Mit den besten Wünschen und in der Hoffnung, Sie bald hier begrüßen zu dürfen, verbleibe ich mit freundlichen Grüßen
 Rainer Voigt

 Dear Colleagues,
 We have received a gratifyingly large number of applications from scholars from many countries wishing to contribute with a paper to the Commemmorative Conference for Rudolf Macuch. It therefore seems no longer possible to accommodate any additional talks for our conference planned for a duration of 2 days only. For your information we enclose the provisional conference schedule.
 In order to facilitate the participation of speakers especially from Eastern Europe and help other participants with their journey we will try to gain financial support from a donation trust.
 As, coincidentally, the period between end of September and beginning of October will see the Berlin Marathon as well as the celebration of the National Holiday (on the 3rd of Oct.) and short-term reservation is likely to prove difficult we would suggest that you let us reserve your accommodations at your request and well in advance. Consequently would all participants please contact me again and confirm their attendance and let me know at the same time what, if any, room reservation they require and for how long.
 With the best wishes for you and your work and in the hope that we will see you soon here in Berlin, I remain Your colleague
 Rainer Voigt

Programm mit Zeitplan 1.-2. Oktober 2003 

Mittwoch, 1. Oktober 

    930 Begrüßung durch den Dekan des Fachbereichs Geschichts und Kulturwissenschaften der Freien Universität Prof. Dr. E. König

    Grußwort Prof. Dr. R. Voigt 
    I. Mandäische Literatur 
    1. Rudolf Macuch - Leben und Werk 
    1000 Prof. Dr. Maria Macuch (FU Berlin): "Rudolf Macuch" 
    1030-1100 Kaffepause 
    1100 Prof. Dr. Dr. Kurt Rudolph: "Die Mandäer heute" 
    1130 Prof. Dr. Sabih Al-Sohairy (Heidelberg): "Die Bedeutung Rudolf Macuchs Forschungen in Iraq" 
    2. Die Mandäer und ihre Umwelt 
    1200 Dr. Harald Gropp (Universität Heidelberg): "Der mandäische Kalender und seine Beziehungen zu Kalendern im Iran" 
    1230 Prof. Dr. Hinasi Gündüz (Ondokuz Mayis University, Samsun, Türkei): "Islamic influence and speculation in Mandaic literature and tradition"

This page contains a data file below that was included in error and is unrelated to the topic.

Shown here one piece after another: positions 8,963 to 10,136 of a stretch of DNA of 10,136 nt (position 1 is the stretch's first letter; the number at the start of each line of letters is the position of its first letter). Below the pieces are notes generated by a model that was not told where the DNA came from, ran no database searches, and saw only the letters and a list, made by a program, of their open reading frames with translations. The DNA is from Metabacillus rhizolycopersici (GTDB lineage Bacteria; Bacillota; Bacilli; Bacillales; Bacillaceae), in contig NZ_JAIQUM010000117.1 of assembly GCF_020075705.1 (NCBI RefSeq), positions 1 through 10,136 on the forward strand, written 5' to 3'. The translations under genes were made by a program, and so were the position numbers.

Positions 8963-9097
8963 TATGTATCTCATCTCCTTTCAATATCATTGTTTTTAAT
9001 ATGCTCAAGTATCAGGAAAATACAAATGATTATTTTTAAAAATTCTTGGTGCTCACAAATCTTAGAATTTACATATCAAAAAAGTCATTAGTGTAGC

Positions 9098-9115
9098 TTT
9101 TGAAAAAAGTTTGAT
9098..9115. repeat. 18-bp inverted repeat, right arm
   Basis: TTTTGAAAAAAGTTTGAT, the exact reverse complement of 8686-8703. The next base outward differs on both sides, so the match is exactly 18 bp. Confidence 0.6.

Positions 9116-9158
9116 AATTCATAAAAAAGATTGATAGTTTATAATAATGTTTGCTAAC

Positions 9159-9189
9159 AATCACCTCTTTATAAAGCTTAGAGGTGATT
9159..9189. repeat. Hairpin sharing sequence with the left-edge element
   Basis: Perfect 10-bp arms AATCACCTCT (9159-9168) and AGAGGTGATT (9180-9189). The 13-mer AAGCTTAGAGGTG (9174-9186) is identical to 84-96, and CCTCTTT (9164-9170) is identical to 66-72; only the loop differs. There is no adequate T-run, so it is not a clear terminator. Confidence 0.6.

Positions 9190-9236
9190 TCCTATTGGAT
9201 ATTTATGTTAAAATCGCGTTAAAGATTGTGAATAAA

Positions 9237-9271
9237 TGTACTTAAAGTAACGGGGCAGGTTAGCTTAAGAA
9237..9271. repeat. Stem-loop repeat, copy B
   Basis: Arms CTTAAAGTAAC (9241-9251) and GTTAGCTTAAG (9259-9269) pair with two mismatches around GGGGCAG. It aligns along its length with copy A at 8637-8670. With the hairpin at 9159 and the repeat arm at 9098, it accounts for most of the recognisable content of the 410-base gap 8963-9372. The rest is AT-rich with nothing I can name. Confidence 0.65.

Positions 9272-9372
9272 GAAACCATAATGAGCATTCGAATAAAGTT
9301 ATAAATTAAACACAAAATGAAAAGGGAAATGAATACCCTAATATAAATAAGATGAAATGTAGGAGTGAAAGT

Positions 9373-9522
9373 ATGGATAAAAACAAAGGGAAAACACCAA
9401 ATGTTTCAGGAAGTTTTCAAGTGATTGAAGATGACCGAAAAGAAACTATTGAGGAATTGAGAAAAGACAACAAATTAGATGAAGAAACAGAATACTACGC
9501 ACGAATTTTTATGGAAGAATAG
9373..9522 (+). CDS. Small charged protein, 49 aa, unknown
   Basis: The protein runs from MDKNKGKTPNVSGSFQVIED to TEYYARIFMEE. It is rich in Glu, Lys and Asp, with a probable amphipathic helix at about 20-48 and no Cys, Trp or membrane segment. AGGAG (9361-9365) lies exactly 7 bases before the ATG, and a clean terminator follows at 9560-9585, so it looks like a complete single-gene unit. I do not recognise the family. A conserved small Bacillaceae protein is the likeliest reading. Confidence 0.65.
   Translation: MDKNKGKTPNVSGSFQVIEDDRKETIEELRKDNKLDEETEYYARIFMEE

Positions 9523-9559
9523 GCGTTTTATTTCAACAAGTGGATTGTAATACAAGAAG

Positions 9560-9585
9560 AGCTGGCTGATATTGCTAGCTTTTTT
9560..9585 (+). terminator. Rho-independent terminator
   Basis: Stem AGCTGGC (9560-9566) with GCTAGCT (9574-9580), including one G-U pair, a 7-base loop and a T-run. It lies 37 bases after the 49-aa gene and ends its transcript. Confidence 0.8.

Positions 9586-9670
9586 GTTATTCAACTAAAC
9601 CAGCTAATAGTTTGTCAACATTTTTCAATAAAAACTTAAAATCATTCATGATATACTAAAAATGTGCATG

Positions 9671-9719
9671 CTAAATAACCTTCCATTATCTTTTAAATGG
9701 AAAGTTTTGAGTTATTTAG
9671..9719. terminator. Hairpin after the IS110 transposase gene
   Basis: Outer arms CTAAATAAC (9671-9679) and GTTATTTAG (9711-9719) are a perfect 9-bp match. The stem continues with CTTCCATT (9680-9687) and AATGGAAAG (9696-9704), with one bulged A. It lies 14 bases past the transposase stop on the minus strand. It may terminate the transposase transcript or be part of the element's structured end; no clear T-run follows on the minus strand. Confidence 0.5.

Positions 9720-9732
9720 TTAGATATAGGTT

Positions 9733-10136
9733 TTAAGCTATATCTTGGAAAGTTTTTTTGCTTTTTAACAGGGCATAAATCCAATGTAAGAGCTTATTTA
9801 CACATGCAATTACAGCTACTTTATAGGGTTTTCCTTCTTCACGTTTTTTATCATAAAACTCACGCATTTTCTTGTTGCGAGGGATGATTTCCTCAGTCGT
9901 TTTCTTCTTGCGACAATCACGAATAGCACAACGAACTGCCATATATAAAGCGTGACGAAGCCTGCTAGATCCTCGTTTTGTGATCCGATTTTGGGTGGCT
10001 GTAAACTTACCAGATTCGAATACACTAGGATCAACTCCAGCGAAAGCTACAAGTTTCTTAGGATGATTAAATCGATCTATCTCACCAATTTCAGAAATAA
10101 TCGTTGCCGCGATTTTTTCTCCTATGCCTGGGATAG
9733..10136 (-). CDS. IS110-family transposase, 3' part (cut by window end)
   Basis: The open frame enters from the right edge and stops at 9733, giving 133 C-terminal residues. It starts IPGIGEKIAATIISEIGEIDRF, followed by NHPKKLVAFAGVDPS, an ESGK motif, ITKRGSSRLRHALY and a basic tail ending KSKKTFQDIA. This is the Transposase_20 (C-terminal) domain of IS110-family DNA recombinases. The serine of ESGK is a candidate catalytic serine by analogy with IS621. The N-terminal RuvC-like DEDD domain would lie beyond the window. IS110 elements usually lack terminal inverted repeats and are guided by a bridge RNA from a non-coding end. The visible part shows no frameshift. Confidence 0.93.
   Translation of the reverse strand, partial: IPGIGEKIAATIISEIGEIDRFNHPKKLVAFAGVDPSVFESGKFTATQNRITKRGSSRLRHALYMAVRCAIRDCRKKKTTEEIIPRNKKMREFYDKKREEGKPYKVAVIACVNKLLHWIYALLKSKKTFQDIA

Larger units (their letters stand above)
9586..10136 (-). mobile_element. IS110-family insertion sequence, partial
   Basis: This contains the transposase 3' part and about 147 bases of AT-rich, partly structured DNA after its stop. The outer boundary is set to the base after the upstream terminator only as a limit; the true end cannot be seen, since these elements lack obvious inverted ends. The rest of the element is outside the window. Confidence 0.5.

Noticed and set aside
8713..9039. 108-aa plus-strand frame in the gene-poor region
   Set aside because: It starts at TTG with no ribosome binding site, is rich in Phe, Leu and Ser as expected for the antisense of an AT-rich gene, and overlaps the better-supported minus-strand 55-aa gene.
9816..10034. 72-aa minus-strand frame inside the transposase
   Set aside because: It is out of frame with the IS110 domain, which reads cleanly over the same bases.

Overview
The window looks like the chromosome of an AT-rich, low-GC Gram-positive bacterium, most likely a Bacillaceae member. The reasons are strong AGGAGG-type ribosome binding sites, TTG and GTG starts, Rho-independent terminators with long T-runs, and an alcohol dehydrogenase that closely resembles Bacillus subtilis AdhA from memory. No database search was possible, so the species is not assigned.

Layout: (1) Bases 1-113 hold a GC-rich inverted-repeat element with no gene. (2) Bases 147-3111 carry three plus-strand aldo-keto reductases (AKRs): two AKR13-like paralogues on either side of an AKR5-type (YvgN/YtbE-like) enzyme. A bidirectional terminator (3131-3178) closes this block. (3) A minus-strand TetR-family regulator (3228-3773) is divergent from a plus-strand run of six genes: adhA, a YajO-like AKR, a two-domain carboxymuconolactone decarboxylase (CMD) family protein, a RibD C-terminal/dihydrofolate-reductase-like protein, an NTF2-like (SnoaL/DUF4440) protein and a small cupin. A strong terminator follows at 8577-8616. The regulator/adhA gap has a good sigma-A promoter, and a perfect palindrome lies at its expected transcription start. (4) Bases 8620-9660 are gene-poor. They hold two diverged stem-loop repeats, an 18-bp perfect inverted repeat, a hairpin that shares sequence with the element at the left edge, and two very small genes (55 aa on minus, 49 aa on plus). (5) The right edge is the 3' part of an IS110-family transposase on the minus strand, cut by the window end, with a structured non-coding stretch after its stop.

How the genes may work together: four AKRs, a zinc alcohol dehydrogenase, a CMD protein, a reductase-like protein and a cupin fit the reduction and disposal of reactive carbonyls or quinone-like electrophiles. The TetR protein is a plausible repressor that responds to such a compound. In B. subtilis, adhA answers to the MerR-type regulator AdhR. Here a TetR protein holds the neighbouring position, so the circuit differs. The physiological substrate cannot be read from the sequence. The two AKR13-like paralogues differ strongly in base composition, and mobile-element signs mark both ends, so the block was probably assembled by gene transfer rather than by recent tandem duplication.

1300-1430 Mittagspause 
    1430 Dr. Sylvia Powels-Niami (Universität Potsdam): "Iranian Eschatological Elements in Near Eastern Religion with special regard to Samaritans and Mandaeans" 
    3. Mythologische und magische Literatur bei den Mandäern 
    1500 Prof. Dr. Edmondo Lupieri (Universität Udine, Italien): "The Mandaeans and the Myth of Their Origins“"
    1530 Dr. Erica C. D. Hunter (University of Cambridge, England): "Incantation Bowls and Mandaeans in Late Antiquity" 
    1600-1630 Kaffepause 
    1630 Prof. Dr. Shaul Shaked (The Hebrew University, Jerusalem, Israel): "Mandaic incantation bowls in the Schoyen Collection" 
    4. Textgattungen und Literatur bei den Mandäern 
    1700 Dr. Victor Rebrik (Universität St. Petersburg, Rußland): "Jenseitswächter im "Diwan Abatur" und verwandten Texten" 
    1730 Dr. Michael Tarelko (Minsk, Weißrußland): "The unpublished Mandaean manuscript DC 40. Preliminary remarks"

Donnerstag, 2. Oktober 

    1000 Prof. Dr. Rainer Voigt (FU Berlin): „Zur Metrik mandäischer Gebete“ 
    II. Samaritanische Literatur 
    1. Rituelle und liturgische Texte bei den Samaritanern 
    1030 Benyamin Tsedaka (Holon, Israel): "Words in Contention within the Samaritans today in the Reading of the Law and in Liturgy" 
    1100-1130 Kaffepause 
    1130 Prof. Dr. József Zsengellér (Pápa, Ungarn): "Temple and Sacred Text – a Samaritan and Jewish perspective"
    2. Textgattungen und Literatur bei den Samaritanern 
    1200 Prof. Dr. Alan Crown (University of Sydney, Australien): "Text layout in the Samaritan Torah manuscript and its value in textual study"